- IT: Andy Muschietti's silver screen remake leans toward the early chronology of King's 1986 novel.
We first encounter Pennywise — a shape-shifting, homicidal monster in clown form — during the opening minutes of "It." Bill Skarsgård plays Stephen King's most iconic villain in whiteface, with a daub of red on his nose and two tendrils of red that rise from the corners of his mouth past the center of his eyes like a pair of slinky devil horns. It's a good look, and touched up with some CGI that lets his eyes wander (float, really). It's a new take on the clown, who doesn't seem to be in control of his mind or his body. As he stands in a storm drain, oblivious to the water gushing in, he seduces a little boy — Georgie, brother to Bill, central hero of the story — to reach in for a paper boat that has outpaced him. Georgie, of course, reaches down. The clown takes off his arm, then drags the child into the sewer.
"It" has to do a lot of things, having sprung from King's 1,100-page 1986 epic about an unnamed, widely ignored presence in the small town of Derry, Maine. The story pulls together seven friends who as young teens stood up to the monster; then, as the thing recedes and returns on a longstanding 27-year-cycle, they return as adults to fight it again. The first "It" adaptation ran in 1990 (yep, 27 years ago) as a two-parter on ABC, where the effects and the language were a mite constrained. This go-round, set in 1989 and directed by Andy Muschietti ("Mama"), also has to be a coming-of-age tale, to set up a sequel for the adults' return, and to satisfy the range of notes that fans of an 1,100-page doorstop of a novel expect to see.
But, mostly, the film needs to scare the hell out of you. The monster in "It" likes to wait until kids are alone and then present as real their greatest fear, or something close. With seven protagonists and a handful of bullies to torment, the movie has to run through scares at a savage pace, without time for so much as a psych-out along the way. Gentle, heavy Ben Hanscom (Jeremy Ray Taylor) sees a headless kid who died in 1908. Smartass Richie Tozier (Finn Wolfhard, of "Stranger Things" fame) just worries about clowns, poor thing. Stanley Uris (Wyatt Oleff) is haunted by a creeptastic painting at his synagogue. Mike Hanlon (Chosen Jacobs) keeps seeing replays of his family dying in a fire. Asthmatic neatnik Eddie Kaspbrak (Jack Dylan Grazer) sees a lurching, melting leper. Fierce, kind Beverly Marsh (Sophia Lillis, in a star turn) gets a bathroom full of blood. And brave, stuttering Bill Denbrough (Jaeden Lieberher, the "Midnight Special" kid) keeps seeing his dead, rain-slickered little brother. They're all gut-level frights, visceral and barbed. You will writhe in your seat.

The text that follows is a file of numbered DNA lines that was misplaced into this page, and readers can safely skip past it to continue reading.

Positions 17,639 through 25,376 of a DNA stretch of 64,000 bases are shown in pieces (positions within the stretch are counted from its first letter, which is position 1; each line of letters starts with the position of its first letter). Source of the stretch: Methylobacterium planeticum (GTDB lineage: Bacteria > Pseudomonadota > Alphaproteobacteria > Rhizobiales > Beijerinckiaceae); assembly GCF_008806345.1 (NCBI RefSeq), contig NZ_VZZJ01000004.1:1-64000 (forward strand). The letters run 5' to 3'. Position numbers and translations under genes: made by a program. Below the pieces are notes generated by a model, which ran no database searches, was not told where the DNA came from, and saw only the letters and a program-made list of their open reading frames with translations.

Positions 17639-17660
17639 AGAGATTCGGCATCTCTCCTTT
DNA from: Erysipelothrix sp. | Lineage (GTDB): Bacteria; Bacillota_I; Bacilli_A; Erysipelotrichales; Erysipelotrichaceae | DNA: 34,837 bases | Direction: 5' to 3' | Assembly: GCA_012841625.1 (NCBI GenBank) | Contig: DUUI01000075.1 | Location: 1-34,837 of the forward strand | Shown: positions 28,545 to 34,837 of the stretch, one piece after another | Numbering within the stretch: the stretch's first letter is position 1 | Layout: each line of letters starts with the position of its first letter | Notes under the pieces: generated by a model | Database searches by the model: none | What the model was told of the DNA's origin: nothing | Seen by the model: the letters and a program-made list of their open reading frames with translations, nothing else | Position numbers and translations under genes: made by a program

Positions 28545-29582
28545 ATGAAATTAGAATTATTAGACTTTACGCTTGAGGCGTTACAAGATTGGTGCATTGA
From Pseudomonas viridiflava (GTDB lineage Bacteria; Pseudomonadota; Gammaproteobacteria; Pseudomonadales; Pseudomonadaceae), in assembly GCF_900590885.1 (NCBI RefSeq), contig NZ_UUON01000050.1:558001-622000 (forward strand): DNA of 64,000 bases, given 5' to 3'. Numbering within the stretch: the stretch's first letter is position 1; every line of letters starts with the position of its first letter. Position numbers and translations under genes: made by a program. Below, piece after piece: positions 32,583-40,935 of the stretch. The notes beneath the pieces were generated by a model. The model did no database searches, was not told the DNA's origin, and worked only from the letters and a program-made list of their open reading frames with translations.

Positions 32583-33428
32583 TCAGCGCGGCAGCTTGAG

Where the movie stumbles is keeping the balance between the raw, we're-all-gonna-die, "Stand By Me" tone and a sort of "Goonies"-esque kids against the crooks sense of stakes. Pennywise is admittedly a strange character to build around: He's a psychotic monster from an unexplained dimension (we see you, "Turtle" references) who still seems to get his jollies by psychologically tormenting children. Does he always want to kill you? Can he always? The mechanism isn't clear, which muddles the tone. At times, things veer corny, and not in a good way. Complaining that "It" should've been darker (there are some really ugly, dark moments in this 2-plus-hours) seems masochistic, yes. But in waters this grim, where children are dragged into sewers to be maimed and eaten, you don't want a cheap way out.
For the good, though? If you grew up scaring yourself into insomnia by reading King's nightmare fuel, this feels true enough to the spirit of the book. If anything, it veers darker, in at least one sense. The adults in this depiction of Derry are, with rare exception, utter heels. They're oblivious to their own kids' fear and pain, and they paper over missing child posters with ... more missing child posters. This is a tour through the worst sort of childhood, where grownups are deaf to your pleas – if they're not outright predators themselves. Monsters seem real when you're young, and to the extent they are, they grow and flourish when adults are as thoroughly, willfully checked-out as the townsfolk of Derry. They are the opposite of woke – all the scarier because they, not the kids, are us.